But he did say it. For instance, this was from an interview with Robert Shuler, the health, wealth, and prosperity preacher, well-known in California and across the world, that he did with Billy Graham in May of 1997. Tell me, what do you think is the future of Christianity? Well Christianity and being a true believer, you know, I think there's the body of Christ, which comes from all the Christian groups around the world, or outside the Christian groups. I think everybody that loves Christ or knows Christ, whether they're conscious of it or not, they're members of the body of Christ. And I don't think that we're going to see a great, sweeping revival that will turn the whole world to Christ at any time. I think James answered that, Apostle James, in the first council in Jerusalem when he said that God's purpose for this age is to call out a people for His name. And that's what God is doing today. He's calling people out of the world for His name, whether they come from the Muslim world, or the Buddhist world, or the Christian world, or the non-believing world. They are members of the body of Christ because they've been called by God. They may not even know the name of Jesus, but they know in their heart that they need something that they don't have, and they turn to the only light that they have. And I think that they are saved and that they're going to be with us in heaven. This is fantastic.
I'm so thrilled to hear you say that. There's a wideness in God's mercy. Now, that's extremely hard to explain why Billy Graham would say such a thing. That's almost like a kind of universalism he is saying there. And look how much delight that Robert Shuler got when Billy Graham said that. Now, I'm not sure if Billy Graham ever repudiated that or corrected that, but again, just a heretical statement, I guess, is all you could call it. So there's that.
And maybe you can ascribe it to age or something like that, but there it is. Don't know whether the ecumenism led to a kind of universalism there, but certainly this was a different Billy Graham at this point in 1997 than it was, let's say, previous to 1955 or 1950. The second element that we discussed in the interview with Travis had to do with the parachurch—that the popularity of Billy Graham and his own parachurch led to the rise of the popularity of other parachurch organizations. Again, these are Christian organizations or ministries that are independent of a local church. Now, a parachurch isn't necessarily wrong in and of itself, but it's only honoring to God inasmuch as it stays true to the same mission and teaching of a sound local church. And this is something that we know very well about with the Christian worldview as well. We are a parachurch organization, but we are intent on being members in good standing and under the authority of our local church.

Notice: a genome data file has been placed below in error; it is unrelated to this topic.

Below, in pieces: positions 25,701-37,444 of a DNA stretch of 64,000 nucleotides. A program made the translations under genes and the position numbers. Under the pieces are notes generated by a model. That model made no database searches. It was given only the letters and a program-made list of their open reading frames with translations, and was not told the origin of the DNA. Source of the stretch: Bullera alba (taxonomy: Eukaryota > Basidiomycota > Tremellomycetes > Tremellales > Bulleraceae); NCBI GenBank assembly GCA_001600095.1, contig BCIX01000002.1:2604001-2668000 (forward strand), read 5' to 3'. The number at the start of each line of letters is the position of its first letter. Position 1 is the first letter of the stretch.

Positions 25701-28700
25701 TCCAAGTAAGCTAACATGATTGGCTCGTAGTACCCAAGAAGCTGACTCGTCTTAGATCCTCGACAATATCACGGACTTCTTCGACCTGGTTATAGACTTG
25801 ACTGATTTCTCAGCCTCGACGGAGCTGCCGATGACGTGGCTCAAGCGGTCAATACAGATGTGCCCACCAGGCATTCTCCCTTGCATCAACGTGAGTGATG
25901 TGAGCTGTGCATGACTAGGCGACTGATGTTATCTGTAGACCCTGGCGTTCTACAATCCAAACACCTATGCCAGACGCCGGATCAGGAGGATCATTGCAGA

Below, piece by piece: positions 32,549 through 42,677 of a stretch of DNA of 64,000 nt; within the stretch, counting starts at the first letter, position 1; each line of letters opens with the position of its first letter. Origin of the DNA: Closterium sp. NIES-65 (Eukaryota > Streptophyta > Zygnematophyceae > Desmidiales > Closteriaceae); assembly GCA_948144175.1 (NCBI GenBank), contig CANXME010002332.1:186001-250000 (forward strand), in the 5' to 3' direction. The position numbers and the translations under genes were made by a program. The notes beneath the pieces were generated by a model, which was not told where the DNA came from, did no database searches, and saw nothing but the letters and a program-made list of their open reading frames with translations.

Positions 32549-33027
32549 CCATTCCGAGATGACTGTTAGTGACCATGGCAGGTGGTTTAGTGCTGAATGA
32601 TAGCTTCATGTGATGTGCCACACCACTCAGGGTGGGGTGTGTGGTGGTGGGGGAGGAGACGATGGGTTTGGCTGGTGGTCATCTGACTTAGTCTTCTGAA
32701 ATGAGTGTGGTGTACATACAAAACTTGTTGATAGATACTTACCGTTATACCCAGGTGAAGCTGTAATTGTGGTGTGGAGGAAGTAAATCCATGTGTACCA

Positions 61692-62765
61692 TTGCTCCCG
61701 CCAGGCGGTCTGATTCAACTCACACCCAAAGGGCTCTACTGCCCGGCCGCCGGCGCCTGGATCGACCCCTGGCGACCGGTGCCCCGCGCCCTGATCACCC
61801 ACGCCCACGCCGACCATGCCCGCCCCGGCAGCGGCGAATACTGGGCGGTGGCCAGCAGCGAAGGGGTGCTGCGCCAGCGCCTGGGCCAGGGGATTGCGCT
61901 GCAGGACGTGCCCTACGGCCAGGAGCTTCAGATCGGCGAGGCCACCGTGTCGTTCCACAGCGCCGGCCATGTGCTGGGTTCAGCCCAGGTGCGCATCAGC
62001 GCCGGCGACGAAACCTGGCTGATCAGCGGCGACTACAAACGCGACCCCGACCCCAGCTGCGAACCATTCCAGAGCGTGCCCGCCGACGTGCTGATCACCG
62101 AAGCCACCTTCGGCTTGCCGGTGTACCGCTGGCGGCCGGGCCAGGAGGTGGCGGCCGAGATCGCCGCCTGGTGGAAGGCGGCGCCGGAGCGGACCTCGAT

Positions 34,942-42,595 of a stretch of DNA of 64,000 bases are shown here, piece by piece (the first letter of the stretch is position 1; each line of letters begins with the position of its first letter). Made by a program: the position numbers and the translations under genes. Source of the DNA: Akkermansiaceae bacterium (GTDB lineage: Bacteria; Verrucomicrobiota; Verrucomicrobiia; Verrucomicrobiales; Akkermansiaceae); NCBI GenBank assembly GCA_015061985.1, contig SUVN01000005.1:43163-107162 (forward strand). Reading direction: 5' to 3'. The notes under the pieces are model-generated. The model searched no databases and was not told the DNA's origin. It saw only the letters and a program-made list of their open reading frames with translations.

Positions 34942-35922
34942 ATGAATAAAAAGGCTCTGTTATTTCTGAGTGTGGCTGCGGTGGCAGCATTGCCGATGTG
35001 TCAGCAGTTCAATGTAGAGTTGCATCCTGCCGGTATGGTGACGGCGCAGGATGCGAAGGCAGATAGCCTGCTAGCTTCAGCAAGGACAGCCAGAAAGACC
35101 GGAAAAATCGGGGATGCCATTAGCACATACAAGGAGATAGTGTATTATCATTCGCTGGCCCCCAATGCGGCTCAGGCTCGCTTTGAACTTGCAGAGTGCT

We want to be under the authority of the leadership of our own local church. The second takeaway from the discussion on Billy Graham is this. No one, not even Billy Graham, is beyond critique. If someone is beyond critique, you've just made that person an idol.
Listen to what this email there said, Dear Mr. Wheaton, I listen to your broadcast sometimes and I'd like to make a comment on your latest series. Are you ready to say that Billy Graham was an unbeliever? Again, no one said that. It goes on to say, then why be an accuser of the brethren? That is Satan's job, and often he uses us to help him. Praise God that Christ is being preached by whoever the Lord sends out to do that, whether they be a parachurch organization or not. The answer to this is, well, then was Paul, the Apostle Paul, wrong to call out Peter for his hypocrisy in dealing with legalistic Jews? You've read this passage in Galatians chapter two, but when Peter came to Antioch, this is Paul, I opposed him to his face because he stood condemned. For prior to the coming of certain men from James, he used to eat with the Gentiles. But when they came, the Jewish legalists, he began to withdraw and hold himself aloof from the Gentiles, fearing the religious Jews. In other words, he was eating with the Gentiles when the religious Jews weren't around.
When they came in town, he didn't want to appear as if he was mingling with those that the Jews would not approve of, so he withdrew from eating with them. And Paul confronted him for that. And then he goes on to say in verse 13, the rest of the Jews joined him in hypocrisy, with the result that even Barnabas was carried away by their hypocrisy. So obviously, Paul wasn't considered to be an accuser of the Brethren for confronting Peter on this. So neither should any believer who, on the basis of Scripture, points out an element of another believer's life or ministry that is falling short of God's standard. Should we overlook the moral failure of Ravi Zacharias because he was one of the leading Christian apologists in the world? Should we overlook the statements of Andy Stanley about needing to unhitch the Old Testament from the New Testament because he pastors a multi-site church and is influential across the country? Of course not.